Scientists from China are working on a vaccine candidate for the coronavirus that will deliver the vaccine as a nasal spray. The vaccine candidate — already greenlit by Beijing for phase I human testing — was developed by researchers from Xiamen University and the University of Hong Kong, together with the manufacturer Beijing Wantai Biological Pharmacy.
The delivery of the new vaccine candidate may seem novel, but the government has already approved an intranasal spray vaccine for the flu. The nasal spray vaccine, also known as live attenuated influenza vaccine or LAIV, has been approved for use among children, as well as adults who prefer to avoid the more common needle injections.
Currently, scientists around the world have been trying to create nasal sprays as an alternative to injections for vaccines.
Spray to keep coronavirus at bay
The new intranasal vaccine is the 10th vaccine candidate from China to move forward to clinical trials. The country is looking to make headway in vaccine development, especially with AstraZeneca having to briefly pause its trials last week after a woman in the U.K. showed symptoms of spinal inflammation. Those clinical trials have since been allowed to continue after getting approval from the U.K.’s Medicines Health Regulatory Authority.
The spray — which contains the weakened form of the virus and genetic material from the coronavirus’s spike protein — is administered through the nasal tract. The route of administration is similar to how SARS-CoV-2 — the virus responsible for COVID-19 — infects the body, as well as how the virus stimulates the body’s immune response against the pathogen, according to Science and Technology Daily, a paper affiliated with China’s Ministry of Science and Technology.
The scientists hope that administering the vaccine through the nose increases its chances of stopping the deadly virus in the respiratory tract. To note, a needle jab can create a systemic response, wherein antibodies circulate through the blood to all parts of the body. In the case of a respiratory virus like SARS-CoV-2, the infection may take hold even before systemic immunity kicks in.
The Science and Technology Daily paper also reported that preclinical studies in vivo showed that the nasal vaccine can significantly reduce lung damage in those who get infected with COVID-19.
A race to develop the first vaccine
The nasal spray is just one of 35 vaccine candidates worldwide that are now in clinical trials. Currently, three vaccine candidates are in late-stage testing in the U.S. – AstraZeneca and the University of Oxford’s AZD1222, Pfizer and BioNTech’s BNT162b2 and Moderna’s MRNA-1273. It’s worth noting that AstraZeneca and Moderna both received funding from the government through the Biomedical Advanced Research and Development Authority for developing the candidate and securing supply deals for the vaccines. While Pfizer and BioNTech did not get funding from the U.S., the two companies did agree to provide 100 million doses of their vaccine in a deal worth nearly $2 billion. (Related: U.S. agrees to buy 100 million doses of experimental coronavirus vaccine from Pfizer in $2 billion deal.)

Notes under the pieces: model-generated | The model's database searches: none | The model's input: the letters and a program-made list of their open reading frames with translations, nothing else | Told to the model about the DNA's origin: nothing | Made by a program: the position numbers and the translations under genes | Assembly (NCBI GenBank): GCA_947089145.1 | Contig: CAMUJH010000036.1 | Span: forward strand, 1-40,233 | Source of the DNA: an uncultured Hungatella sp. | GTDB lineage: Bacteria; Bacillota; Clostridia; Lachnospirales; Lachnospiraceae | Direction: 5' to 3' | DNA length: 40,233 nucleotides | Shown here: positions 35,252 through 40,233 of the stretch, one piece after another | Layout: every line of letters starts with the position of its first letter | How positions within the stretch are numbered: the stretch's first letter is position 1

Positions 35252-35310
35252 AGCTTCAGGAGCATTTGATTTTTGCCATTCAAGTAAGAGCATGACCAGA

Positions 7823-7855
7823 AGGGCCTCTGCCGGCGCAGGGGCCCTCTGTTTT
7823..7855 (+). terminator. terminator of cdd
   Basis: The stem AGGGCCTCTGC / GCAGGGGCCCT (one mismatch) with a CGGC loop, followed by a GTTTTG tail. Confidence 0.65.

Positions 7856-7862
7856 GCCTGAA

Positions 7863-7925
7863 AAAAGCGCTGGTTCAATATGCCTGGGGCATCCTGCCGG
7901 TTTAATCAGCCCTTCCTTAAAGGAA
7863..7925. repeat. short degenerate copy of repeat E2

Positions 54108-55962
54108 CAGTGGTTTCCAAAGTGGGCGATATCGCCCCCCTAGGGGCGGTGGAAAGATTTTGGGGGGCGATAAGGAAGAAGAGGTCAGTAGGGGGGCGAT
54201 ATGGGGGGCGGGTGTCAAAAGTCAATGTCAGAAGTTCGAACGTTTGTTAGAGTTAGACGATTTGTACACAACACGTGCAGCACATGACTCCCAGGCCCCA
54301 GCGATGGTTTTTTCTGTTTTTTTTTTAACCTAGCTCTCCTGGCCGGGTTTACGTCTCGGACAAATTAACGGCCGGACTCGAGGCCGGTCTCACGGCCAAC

Meanwhile, China’s most advanced vaccine developers have touted the safety of their own vaccines. In an article published in Science and Technology Daily, the state-owned China National Biotec Group said that diplomats and workers did not report adverse effects months after receiving the vaccines. CanSino Biologics, another Chinese vaccine developer, said that their military-backed vaccine is safe and has not caused serious side effects.
Despite inoculating tens of thousands with experimental vaccine candidates that have not completed standard testing procedures, neither company has released official data on the matter. Experts have also raised concerns about the procedure, saying the needle jabs are “very problematic” and that it was impossible to judge efficacy without a clinical trial standard control group. In addition, the China-developed vaccines appear to produce fewer antibodies than those of their competitors, including AstraZeneca and Moderna.
China has had over 90,000 confirmed COVID-19 cases and around 4,700 deaths, according to data from Johns Hopkins University.
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